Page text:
Just think of it!—the sons of God! The power to become that to as many as will receive the present Christ.
VI. ABRAHAM LINCOLN.
“He chose David also His servant, and took him away from the sheepfolds; that he might feed Jacob His people, and Israel His inheritance. So he fed them with a faithful and true heart, and ruled them prudently with all his power.”—Psalm lxxviii. 71, 72, 73.
While I speak to you to-day, the body of the President who ruled this people, is lying, honored and loved, in our city. It is impossible with that sacred presence in our midst for me to stand and speak of ordinary topics which occupy the pulpit. I must speak of him to-day; and I therefore undertake to do what I had intended to do at some future time, to invite you to study with me the character of Abraham Lincoln, the impulses of his life and the causes of his death. I know how hard it is to do it rightly, how impossible it is to do it worthily. But I shall speak with confidence, because I speak to those who love him, and whose ready love will fill out the deficiencies in a picture which my words will weakly try to draw.
We take it for granted, first of all, that there is an essential connection between Mr. Lincoln’s character and his violent and bloody death. It is no accident, no arbitrary decree of Providence. He lived as he did, and he died as he did, because he was what he was. The more we see of events, the less we come to believe in any fate or destiny except the destiny of character. It will be our duty, then, to see what there was in the character of our great President that created the history of his life, and at last produced the catastrophe of his cruel death. After the first trembling horror, the first outburst of indignant sorrow, has grown calm, these are the questions which we are bound to ask and answer.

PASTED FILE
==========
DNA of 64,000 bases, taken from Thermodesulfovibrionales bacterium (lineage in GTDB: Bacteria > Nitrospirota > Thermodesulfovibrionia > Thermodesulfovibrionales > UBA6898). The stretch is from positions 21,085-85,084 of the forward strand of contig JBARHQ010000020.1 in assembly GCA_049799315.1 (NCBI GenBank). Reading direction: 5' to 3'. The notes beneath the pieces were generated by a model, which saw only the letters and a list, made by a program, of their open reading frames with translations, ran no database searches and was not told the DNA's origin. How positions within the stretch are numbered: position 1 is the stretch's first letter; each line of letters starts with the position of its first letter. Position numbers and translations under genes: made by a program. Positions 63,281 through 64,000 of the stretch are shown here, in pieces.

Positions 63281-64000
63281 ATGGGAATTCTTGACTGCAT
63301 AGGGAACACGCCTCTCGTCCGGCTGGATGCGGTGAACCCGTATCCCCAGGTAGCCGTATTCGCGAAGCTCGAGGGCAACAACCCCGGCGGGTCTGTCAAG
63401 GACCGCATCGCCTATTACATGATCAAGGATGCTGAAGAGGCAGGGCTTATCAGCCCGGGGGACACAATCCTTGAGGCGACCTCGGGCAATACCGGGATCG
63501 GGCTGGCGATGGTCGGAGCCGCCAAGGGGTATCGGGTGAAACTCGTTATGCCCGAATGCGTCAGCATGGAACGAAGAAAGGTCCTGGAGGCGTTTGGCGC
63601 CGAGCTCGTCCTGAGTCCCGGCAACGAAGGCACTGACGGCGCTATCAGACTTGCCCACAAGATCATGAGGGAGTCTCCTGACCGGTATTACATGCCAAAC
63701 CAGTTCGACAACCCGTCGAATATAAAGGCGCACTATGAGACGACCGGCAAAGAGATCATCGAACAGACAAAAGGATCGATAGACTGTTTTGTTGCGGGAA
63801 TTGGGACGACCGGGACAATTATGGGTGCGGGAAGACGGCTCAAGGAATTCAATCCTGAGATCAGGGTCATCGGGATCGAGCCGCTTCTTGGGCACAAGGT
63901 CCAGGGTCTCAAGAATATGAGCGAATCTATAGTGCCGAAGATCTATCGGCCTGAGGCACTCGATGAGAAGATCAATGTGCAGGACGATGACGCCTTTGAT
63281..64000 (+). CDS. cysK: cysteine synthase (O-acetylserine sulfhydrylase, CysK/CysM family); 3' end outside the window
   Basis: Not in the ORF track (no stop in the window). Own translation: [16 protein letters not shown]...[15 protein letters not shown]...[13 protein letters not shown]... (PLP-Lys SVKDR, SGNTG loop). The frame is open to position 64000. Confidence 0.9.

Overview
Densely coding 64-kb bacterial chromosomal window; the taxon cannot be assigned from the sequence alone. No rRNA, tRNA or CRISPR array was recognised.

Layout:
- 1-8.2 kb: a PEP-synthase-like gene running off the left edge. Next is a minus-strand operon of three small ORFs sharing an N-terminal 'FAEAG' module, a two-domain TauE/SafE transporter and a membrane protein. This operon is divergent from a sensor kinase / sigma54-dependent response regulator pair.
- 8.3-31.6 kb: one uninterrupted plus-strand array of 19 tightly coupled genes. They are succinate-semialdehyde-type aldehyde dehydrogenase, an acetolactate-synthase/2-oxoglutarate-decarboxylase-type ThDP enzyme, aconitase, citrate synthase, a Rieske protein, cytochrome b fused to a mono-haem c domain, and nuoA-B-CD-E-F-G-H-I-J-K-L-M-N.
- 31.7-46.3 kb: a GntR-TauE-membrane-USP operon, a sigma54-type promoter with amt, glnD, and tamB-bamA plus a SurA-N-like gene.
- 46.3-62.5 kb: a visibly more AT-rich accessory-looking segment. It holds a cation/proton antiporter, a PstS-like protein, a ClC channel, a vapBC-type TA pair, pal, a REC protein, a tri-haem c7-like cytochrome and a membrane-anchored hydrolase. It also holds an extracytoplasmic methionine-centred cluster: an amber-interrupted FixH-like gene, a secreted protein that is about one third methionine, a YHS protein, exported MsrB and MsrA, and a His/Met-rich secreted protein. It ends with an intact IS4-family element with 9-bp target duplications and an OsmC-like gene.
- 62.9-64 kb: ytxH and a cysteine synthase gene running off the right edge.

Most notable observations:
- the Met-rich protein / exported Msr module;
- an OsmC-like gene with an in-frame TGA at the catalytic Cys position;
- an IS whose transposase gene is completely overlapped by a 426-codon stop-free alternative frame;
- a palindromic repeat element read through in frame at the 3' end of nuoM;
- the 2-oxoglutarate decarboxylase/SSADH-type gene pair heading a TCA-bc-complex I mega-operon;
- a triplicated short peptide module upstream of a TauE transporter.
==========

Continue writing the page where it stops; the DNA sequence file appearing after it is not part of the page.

It is not necessary for me even to sketch the biography of Mr. Lincoln. He was born in Kentucky fifty-six years ago, when Kentucky was a pioneer State. He lived, as boy and man, the hard and needy life of a backwoodsman, a farmer, a river boatman, and, finally, by his own efforts at self-education, of an active, respected, influential citizen, in the half-organized and manifold interests of a new and energetic community. From his boyhood up he lived in direct and vigorous contact with men and things, not as in older States and easier conditions with words and theories; and both his moral convictions and his intellectual pinions gathered from that contact a supreme degree of that character by which men knew him, that character which is the most distinctive possession of the best American nature, that almost indescribable quality which we call in general clearness or truth, and which appears in the physical structure as health, in the moral constitution as honesty, in the mental structure as sagacity, and in the region of active life as practicalness.